According to Marx, you need capitalism to fully develop prior to socialism. There are plently of revisionist communist/socialist parties that are all to willing to sit around and rot until the world reaches complete capitalist development. The last ~150 years have shown us something rather different. Socialist movements have sprung up in areas of underdevelopment or extreme inequitable development.

Che in the Message to the Tricontinental wrote:
We must bear in mind that imperialism is a world system, the last stage of capitalism — and it must be defeated in a world confrontation. The strategic end of this struggle should be the destruction of imperialism. Our share, the responsibility of the exploited and underdeveloped of the world is to eliminate the foundations of imperialism: our oppressed nations, from where they extract capitals, raw materials, technicians and cheap labor, and to which they export new capitals — instruments of domination — arms and all kinds of articles; thus submerging us in an absolute dependance [sic].

[...]

While envisaging the destruction of imperialism, it is necessary to identify its head, which is no other than the United States of America.


gRed Britain wrote:
There isn’t a McDonalds in Kabul (and if one appears it doesn’t matter). A high tech mining industry, widespread investment in infrastructure and the development of commodity production within the country are all in the interests of the Afghan people. It is not in the interests of the Afghans if they remain in cottage industries or as opium farmers.


Oddly enough the Taliban almost erradicated opium production and imperialism has done a great job at restarting the industry. I must assume this is why the Afghani people should be thanking their new overlords.

gRed Britain wrote:
Considering you support the Taliban… Actually, I’ll just leave it at that.


Anti-imperialist=/=pro-Taliban.

gRed Britain wrote:
The fact you have to resort to using “tribes in Central Asia” should give you an idea of what you are supporting as opposed to capitalist development.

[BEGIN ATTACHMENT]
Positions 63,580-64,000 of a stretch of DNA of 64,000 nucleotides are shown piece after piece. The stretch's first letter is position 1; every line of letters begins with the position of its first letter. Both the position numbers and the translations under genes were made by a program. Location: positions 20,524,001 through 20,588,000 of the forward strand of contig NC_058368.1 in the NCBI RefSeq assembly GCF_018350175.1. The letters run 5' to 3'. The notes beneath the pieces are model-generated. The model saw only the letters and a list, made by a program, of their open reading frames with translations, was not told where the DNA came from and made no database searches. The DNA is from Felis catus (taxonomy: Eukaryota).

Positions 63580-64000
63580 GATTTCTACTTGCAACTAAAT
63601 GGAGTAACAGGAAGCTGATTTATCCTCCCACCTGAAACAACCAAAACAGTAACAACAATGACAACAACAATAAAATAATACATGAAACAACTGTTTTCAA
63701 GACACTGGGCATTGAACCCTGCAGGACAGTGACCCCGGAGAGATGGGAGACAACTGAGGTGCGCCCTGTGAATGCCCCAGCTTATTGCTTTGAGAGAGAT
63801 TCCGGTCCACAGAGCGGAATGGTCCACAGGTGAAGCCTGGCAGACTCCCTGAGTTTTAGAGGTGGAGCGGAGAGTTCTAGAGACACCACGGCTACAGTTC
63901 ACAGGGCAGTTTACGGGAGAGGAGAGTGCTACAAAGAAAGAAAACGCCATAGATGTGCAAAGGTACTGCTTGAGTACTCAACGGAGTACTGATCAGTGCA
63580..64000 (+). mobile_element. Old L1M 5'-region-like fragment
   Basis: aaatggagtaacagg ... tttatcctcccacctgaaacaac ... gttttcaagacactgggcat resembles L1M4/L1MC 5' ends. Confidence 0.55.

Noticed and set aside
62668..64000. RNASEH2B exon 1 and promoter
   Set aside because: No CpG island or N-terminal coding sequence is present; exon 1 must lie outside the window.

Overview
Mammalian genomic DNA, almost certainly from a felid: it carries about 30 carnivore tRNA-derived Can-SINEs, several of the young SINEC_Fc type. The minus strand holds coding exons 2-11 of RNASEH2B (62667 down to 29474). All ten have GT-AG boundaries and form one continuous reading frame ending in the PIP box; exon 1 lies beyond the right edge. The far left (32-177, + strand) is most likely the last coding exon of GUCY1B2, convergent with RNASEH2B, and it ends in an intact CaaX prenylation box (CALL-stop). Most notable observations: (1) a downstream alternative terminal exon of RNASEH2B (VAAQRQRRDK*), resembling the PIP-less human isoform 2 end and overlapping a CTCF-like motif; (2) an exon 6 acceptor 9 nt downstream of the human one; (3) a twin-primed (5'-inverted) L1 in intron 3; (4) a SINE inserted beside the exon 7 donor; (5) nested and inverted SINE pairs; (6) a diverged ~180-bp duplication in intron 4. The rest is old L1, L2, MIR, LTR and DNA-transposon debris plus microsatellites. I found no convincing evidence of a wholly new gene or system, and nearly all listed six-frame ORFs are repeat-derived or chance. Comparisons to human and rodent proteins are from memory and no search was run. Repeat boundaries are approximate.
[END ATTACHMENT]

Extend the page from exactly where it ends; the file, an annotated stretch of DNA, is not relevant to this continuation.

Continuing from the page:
Not so much who I'm supporting rather than who I'm opposing.

gRed Britain wrote:
Since when did the “Afghan people” choose the their government? I’ve stated before that such a decision has never happened. The Taliban just took advantage of a power vacuum.


I'll agree that the words "choose" and "Afghan people" are vague words. I'll just repeat what OP-Bagration stated that there is a large difference between an occupation regime and a local one.

gRed Britain wrote:
Show me the evidence of a viable third choice.


When did communists stop agitating for their class and accept the choices given to them by imperialism?

edited to add the che quote.
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Defected to the U.S.S.R.: 30 Aug 2008, 18:12
Party Member
Post 04 Jun 2011, 16:43
Quote:
1. Never said harmless.


Sorry, don’t know where I got that from.

Quote:
2. Never said I supported the Taliban

Anti-imperialist=/=pro-Taliban.


No, you never said directly that you support the Taliban. However, the point I have been making is that you know full well that the Taliban and the imperialists are the only two viable options in Afghanistan at the moment. Thus, if you want the imperialists kicked out of Afghanistan, you are tacitly supporting the Taliban as you are fully aware they will be the only people to fill the power vacuum.

Quote:
If I was an Afghani right now, I'd probably not want to be bombed at, shot at or murdered before I started arguing what mode of production was in my country. The latter is rather irrelevent for dead people.


I’m sure a peasant caught up in the Russian Civil War would agree with you. Same goes for various bourgeois revolutions. Sadly, these things are somewhat necessary (if not the civilian collateral damage).

Quote:
There are plently of revisionist communist/socialist parties that are all to willing to sit around and rot until the world reaches complete capitalist development. The last ~150 years have shown us something rather different. Socialist movements have sprung up in areas of underdevelopment or extreme inequitable development.


A. Maybe that is what needs to happen. We would all like to live to see communism. It’s sad when you realise you won’t. Hence, some people try and start things off perhaps before their countries are ready for it.